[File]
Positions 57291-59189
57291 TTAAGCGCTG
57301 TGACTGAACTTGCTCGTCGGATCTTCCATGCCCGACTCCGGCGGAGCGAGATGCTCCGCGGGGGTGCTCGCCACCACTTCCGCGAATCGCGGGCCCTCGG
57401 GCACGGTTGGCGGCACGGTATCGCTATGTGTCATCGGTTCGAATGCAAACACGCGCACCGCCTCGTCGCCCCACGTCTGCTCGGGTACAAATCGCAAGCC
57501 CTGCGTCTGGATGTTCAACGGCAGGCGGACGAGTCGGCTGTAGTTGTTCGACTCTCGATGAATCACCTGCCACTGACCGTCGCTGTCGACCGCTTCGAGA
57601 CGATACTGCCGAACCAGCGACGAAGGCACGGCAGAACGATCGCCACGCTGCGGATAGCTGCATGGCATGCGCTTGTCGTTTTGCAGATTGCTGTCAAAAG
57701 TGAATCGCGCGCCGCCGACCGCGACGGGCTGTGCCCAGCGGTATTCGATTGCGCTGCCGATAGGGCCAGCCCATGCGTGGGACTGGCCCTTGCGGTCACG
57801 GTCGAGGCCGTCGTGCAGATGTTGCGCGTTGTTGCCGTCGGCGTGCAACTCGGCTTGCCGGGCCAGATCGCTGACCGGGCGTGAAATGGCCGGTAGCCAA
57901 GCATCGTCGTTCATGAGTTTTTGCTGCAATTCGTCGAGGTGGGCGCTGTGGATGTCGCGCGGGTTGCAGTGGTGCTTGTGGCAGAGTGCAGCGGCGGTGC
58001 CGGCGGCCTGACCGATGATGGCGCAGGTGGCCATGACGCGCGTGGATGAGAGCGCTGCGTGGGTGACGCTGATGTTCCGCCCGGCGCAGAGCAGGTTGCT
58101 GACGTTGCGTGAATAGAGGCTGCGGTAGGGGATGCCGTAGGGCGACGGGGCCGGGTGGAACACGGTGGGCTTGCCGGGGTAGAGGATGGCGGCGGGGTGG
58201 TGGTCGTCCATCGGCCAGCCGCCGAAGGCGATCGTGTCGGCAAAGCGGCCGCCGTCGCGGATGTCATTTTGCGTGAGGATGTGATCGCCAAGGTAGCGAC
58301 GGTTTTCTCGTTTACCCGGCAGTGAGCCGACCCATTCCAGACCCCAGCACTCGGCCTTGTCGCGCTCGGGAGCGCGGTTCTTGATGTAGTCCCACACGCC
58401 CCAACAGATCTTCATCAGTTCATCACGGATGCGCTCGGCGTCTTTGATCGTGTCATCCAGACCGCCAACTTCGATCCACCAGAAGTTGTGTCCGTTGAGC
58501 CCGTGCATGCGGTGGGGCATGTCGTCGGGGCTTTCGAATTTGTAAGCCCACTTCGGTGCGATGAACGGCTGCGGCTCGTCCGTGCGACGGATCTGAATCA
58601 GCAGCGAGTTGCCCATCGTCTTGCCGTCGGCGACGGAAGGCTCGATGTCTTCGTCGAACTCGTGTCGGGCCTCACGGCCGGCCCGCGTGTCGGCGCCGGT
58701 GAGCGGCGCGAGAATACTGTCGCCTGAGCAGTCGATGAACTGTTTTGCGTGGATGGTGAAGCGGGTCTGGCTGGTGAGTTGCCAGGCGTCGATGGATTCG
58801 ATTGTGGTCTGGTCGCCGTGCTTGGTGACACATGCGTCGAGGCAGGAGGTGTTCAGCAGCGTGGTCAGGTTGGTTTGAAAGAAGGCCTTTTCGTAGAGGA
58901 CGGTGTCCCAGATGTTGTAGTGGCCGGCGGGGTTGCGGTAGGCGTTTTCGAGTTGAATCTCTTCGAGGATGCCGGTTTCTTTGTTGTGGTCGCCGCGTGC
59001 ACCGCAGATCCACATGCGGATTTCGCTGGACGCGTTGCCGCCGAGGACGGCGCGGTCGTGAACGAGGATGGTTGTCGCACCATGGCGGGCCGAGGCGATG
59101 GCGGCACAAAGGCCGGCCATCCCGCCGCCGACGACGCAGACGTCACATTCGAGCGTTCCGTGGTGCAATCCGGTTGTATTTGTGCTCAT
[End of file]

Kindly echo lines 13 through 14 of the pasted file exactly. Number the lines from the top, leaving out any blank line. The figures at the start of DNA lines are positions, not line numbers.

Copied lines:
58301 GGTTTTCTCGTTTACCCGGCAGTGAGCCGACCCATTCCAGACCCCAGCACTCGGCCTTGTCGCGCTCGGGAGCGCGGTTCTTGATGTAGTCCCACACGCC
58401 CCAACAGATCTTCATCAGTTCATCACGGATGCGCTCGGCGTCTTTGATCGTGTCATCCAGACCGCCAACTTCGATCCACCAGAAGTTGTGTCCGTTGAGC